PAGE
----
Importantly, testing either at your school or a test center will still be required. In other words, you won’t be able to take the test at home just because the test is digital. And, of course, a proctor will still be present in the testing room at all times during your exam.
The digital SAT will still be administered in schools and test centers, just as the paper test is now.
As I alluded to earlier, test accommodations will still be offered to students who need them when the SAT transitions from a paper to digital test. The College Board says it will maintain the “same range” of accommodations (and some of those are paper-based). So, extended time, text to speech, braille, etc., will still be available.
The accommodations offered on the digital test will be the same as those on the paper SAT.
Now that we know the major aspects of the SAT that will stay the same, let’s talk about the key changes to the SAT that we know about so far.
What Will Change on the Digital SAT
The most obvious change that will happen when the digital SAT becomes available is that the test will no longer be presented on paper. So, no more filling in bubbles with a pencil.
Instead, you’ll take the test on a desktop or laptop computer, Chromebook, or iPad. In fact, you will have the option of taking the test on either your own device or a school-owned one, and using either a Windows or Mac operating system. You will not, however, be able to take the SAT on a cell phone.
Along with a digital test will come some built-in features that aren’t possible with a paper test. Let’s take a look at those first.
There are 5 major new features that you’ll have access to on the computer or tablet on which you take the digital SAT:
- Section Adaptivity: Your performance on the first Reading and Writing section you complete will affect the difficulty level of the second Reading and Writing section. Likewise, your performance on the first Math section will affect the difficulty level of the second one.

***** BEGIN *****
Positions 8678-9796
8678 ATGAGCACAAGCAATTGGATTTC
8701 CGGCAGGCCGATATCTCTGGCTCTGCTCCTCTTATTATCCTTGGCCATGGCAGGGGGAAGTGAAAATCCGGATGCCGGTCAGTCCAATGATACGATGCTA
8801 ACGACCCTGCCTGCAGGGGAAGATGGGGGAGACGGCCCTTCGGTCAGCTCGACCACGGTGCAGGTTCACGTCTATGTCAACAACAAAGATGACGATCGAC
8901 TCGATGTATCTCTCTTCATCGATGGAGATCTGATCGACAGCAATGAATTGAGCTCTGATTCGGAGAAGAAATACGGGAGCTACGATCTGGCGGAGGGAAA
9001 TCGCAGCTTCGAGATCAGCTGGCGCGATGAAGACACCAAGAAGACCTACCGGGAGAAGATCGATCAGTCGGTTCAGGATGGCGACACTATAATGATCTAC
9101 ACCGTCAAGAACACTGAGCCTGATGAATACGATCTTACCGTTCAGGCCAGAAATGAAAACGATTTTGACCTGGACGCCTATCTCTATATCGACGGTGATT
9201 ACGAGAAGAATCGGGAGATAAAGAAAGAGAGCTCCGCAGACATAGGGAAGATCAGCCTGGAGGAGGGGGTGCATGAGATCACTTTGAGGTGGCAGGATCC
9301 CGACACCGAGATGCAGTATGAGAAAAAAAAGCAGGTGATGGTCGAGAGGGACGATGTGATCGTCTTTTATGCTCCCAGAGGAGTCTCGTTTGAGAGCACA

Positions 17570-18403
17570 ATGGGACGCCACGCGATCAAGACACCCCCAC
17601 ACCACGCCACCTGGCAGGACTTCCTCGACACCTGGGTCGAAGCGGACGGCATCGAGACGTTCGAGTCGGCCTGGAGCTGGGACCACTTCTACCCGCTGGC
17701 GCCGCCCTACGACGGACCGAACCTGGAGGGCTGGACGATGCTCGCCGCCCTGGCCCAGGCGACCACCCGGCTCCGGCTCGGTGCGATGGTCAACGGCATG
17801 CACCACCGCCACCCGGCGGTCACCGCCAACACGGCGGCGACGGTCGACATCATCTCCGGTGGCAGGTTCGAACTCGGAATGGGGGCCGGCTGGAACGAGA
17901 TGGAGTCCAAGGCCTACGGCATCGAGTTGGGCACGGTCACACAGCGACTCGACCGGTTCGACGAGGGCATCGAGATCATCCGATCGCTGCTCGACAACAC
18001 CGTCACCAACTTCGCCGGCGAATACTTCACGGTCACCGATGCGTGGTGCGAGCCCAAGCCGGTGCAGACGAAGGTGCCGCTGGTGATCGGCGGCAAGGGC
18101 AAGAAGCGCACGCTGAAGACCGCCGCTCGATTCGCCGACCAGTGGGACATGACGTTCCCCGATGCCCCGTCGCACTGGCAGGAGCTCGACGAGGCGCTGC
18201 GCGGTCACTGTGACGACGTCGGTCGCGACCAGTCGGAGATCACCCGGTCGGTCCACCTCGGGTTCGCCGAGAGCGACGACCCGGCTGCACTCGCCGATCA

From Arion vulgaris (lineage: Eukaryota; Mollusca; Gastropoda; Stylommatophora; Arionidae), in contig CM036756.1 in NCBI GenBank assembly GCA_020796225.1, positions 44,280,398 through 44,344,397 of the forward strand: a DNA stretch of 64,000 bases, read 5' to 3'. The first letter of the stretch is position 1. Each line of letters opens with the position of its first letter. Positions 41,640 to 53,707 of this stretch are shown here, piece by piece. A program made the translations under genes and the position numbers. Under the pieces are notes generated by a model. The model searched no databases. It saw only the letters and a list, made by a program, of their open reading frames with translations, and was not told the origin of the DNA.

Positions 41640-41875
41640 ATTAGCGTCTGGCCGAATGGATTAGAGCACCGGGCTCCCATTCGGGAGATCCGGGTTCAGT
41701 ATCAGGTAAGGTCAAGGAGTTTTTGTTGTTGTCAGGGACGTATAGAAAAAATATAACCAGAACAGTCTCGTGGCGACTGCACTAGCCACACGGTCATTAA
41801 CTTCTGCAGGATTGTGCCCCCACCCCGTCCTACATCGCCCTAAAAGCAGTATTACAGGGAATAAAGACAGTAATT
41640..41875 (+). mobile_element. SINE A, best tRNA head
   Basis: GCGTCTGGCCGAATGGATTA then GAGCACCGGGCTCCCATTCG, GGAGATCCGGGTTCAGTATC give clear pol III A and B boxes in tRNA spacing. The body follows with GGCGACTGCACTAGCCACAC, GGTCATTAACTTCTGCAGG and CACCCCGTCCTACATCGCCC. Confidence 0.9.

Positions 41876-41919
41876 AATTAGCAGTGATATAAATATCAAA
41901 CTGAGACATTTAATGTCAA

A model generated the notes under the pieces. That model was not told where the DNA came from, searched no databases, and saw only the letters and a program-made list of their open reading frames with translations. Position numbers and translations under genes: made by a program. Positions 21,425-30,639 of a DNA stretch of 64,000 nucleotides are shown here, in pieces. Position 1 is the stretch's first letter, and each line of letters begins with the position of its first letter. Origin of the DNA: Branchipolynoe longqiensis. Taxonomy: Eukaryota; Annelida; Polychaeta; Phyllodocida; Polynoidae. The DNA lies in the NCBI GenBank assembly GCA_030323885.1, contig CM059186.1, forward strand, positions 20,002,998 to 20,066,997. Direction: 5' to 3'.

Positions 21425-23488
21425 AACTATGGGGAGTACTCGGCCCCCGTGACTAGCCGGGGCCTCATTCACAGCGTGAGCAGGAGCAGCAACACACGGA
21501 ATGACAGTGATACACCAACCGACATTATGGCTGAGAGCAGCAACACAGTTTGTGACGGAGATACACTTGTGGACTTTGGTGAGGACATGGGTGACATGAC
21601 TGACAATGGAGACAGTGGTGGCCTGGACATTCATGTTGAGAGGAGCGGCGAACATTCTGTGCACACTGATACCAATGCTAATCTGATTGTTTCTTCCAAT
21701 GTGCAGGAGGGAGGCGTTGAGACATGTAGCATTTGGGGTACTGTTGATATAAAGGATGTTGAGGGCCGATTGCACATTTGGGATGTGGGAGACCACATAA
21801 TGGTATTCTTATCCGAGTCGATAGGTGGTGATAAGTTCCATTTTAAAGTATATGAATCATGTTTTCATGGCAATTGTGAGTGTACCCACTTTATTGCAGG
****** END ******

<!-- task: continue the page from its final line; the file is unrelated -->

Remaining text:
- Digital timer: An on-screen countdown clock will let you know how much time you have left in each section.
- Mark for review: You’ll be able to flag any question in a section that you want to return to before the section is complete.
- Highlighting: You’ll be able to highlight any part of a question and leave yourself a note. This feature could come in handy if you plan to return to question later.
- On-screen calculator: You’ll have access to an on-screen graphing calculator.
Now that we have a handle on the digital test’s built-in features, let’s talk about one of the most significant differences between the current SAT and the new one: the testing time.
Perhaps the biggest benefit of taking the digital SAT instead of the paper version is the significantly shorter testing time. Whereas the paper SAT takes 3 hours to complete, the digital test will be only 2 hours and 14 minutes long.
Let’s talk about some of the changes that allow for the shorter exam.
The SAT section structure will change somewhat with the digital test. There will still be 4 sections, 2 of which are Math sections. However, there will no longer be a separate Reading section and Writing and Language section, which together make up the Evidence-Based Reading and Writing (EBRW) portion of the paper test.
Instead, there will be 2 “Reading and Writing” sections, and each Reading and Writing section will be a mix of “Reading” style questions and “Writing and Language” style questions. Additionally, what is called your EBRW score on the paper test will instead be called a “Reading and Writing” score.
So, essentially, the EBRW portion is becoming the “Reading and Writing” portion, and all the associated questions types can appear mixed together. Thus, you could see a grammar question followed by a reading comprehension question followed by another grammar question, all within the same section.